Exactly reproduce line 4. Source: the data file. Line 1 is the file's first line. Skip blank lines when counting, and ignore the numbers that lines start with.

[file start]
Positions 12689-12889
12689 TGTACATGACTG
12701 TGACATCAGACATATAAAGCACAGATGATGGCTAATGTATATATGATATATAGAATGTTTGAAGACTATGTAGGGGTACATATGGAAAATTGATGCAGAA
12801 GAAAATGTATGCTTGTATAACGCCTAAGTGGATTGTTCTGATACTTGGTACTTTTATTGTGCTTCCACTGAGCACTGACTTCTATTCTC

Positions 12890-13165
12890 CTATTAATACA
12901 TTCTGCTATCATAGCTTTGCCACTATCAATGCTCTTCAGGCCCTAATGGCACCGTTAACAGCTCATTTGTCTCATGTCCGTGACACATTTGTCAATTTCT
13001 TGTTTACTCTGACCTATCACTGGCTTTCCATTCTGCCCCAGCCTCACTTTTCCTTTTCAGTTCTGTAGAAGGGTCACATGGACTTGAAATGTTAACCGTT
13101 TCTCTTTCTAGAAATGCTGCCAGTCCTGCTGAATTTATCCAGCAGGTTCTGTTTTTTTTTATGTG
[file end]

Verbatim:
12801 GAAAATGTATGCTTGTATAACGCCTAAGTGGATTGTTCTGATACTTGGTACTTTTATTGTGCTTCCACTGAGCACTGACTTCTATTCTC